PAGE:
One caution: Anything worth doing is not necessarily anything worth overdoing. Don't just leave your camera in burst mode thinking you'll edit those 1,580 images later. It's a nightmare. I read a few years ago about a guy who took more than 2,000 images of a thunderstorm. TWO THOUSAND pictures. It the old days, that would have cost you about $550 for the film alone. One useful constraint about those old film days: it did encourage you to think at least a tiny bit before snapping the shutter.
5. Go beyond the
How many photos have you seen showing people talking on a phone? Working at a computer? At a desk with books in the background? In a mugshot? Shaking hands ("grip n' grin")? Making a lay-up to a basketball hoop? For goodness' sake, promise yourself NEVER to take a photo like this again! Assigned a mugshot of a faculty member? Ask the person to meet at the lab, engage her in her research for a photo. Supposed to shoot a basketball game? Dump the standard "armpit shot," look for interesting floor action. Make your shot stand out from the ruck!
6. Avoid obvious
Okay, sometimes you have to ask people to stand someplace or do something, but that still doesn't mean they have to just grin into the camera. Try to make the scene appear natural, as if the subject were involved in something and the photographer just happened to come by. Photojournalism aims to cover people doing things, not people posing. That's for the studio photographers.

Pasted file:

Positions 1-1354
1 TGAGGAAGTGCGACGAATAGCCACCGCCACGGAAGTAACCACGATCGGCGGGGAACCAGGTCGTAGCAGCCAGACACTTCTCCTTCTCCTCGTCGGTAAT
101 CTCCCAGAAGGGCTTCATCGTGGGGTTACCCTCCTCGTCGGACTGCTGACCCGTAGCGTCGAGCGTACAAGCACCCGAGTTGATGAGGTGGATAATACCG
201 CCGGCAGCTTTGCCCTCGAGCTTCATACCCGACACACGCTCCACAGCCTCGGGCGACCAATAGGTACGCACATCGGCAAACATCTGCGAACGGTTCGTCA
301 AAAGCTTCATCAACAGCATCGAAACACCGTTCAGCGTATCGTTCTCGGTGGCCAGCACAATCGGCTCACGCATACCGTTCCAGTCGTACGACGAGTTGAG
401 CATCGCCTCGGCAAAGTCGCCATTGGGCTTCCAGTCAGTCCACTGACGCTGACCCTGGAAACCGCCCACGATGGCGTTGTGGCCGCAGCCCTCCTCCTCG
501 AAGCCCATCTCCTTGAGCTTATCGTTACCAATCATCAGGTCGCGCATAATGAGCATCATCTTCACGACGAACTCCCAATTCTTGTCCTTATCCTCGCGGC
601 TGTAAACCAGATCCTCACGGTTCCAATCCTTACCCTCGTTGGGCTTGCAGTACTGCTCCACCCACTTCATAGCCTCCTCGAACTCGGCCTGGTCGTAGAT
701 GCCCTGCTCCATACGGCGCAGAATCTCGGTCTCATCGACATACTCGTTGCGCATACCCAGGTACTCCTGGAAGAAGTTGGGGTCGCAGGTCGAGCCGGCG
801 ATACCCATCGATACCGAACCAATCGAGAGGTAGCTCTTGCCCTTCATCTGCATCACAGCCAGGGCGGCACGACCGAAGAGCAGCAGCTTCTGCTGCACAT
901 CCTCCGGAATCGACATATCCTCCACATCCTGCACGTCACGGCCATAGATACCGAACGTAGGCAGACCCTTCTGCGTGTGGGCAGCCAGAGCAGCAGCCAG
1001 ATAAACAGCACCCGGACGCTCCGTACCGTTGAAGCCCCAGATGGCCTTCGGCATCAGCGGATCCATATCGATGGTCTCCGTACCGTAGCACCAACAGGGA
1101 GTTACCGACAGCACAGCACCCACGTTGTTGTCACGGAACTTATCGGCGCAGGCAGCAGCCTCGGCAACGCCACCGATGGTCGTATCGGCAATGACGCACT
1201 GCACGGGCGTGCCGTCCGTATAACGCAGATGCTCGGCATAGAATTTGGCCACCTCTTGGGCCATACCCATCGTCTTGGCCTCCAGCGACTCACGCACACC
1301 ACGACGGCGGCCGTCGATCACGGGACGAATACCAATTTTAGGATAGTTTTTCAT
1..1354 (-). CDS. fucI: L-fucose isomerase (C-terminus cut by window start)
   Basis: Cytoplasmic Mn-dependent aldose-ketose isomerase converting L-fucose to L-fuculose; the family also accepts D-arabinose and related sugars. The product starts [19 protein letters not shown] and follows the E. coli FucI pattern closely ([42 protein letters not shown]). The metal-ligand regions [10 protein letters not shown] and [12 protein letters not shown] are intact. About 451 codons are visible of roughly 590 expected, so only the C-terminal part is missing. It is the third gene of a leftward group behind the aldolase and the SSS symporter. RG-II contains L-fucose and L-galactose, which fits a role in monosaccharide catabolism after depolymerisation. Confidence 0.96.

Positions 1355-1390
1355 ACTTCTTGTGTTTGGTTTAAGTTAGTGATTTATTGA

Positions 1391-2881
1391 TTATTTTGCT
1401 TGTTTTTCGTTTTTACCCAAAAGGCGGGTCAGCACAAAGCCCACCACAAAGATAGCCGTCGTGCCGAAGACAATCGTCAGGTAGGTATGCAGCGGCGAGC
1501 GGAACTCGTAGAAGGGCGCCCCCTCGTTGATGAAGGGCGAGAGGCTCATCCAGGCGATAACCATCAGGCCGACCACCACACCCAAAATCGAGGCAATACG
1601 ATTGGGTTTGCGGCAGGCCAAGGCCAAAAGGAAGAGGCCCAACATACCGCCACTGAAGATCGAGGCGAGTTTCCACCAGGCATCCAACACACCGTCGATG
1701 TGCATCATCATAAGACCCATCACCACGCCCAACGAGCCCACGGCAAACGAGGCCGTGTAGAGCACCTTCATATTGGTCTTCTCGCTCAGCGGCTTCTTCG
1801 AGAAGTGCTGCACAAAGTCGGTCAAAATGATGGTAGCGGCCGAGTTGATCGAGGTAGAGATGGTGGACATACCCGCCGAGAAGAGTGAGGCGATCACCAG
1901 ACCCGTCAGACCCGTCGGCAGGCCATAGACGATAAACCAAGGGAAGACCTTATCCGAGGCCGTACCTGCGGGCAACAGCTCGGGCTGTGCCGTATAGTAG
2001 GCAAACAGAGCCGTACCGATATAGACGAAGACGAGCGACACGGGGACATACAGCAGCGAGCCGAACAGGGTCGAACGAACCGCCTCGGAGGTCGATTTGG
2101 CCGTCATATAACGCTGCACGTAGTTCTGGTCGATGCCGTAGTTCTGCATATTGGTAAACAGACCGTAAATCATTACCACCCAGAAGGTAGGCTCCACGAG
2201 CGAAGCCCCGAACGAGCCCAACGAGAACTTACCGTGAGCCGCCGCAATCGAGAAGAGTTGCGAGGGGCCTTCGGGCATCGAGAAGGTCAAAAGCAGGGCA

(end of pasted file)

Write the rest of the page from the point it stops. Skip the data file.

7. Add light,
but don't make it obvious.
Available light is ideal, but usually its quality is hardly that. Especially when you're shooting color, you need to control the color balance of garish green florescent, or difficult combinations of artificial and natural light. In some cases, light comes from ugly angles (such as nearly every standard classroom or office), or is so weak you can't even get close to stopping the action.
The normal approach is to carry a portable electronic flash, but NEVER to merely attach it to the hot shoe and blast away. That looks 'way too artificial. Solution: bounce. Aim your electronic flash straight up. Tape a piece of white cardboard at an angle so the light bounces up and off the cardboard. Adjust for your available light exposure, perhaps underexposing a stop. The added flash will fill in the ugly shadows, but still maintain a feeling of natural light.
This is harder if your light is primarily florescent, as your bluish flash will clash with the greenish ambient light, but you should be able to adjust most color cast problems fairly easily in Photoshop. When all else fails, at least take your flash off your camera, hold it a few inches away, and shoot directly.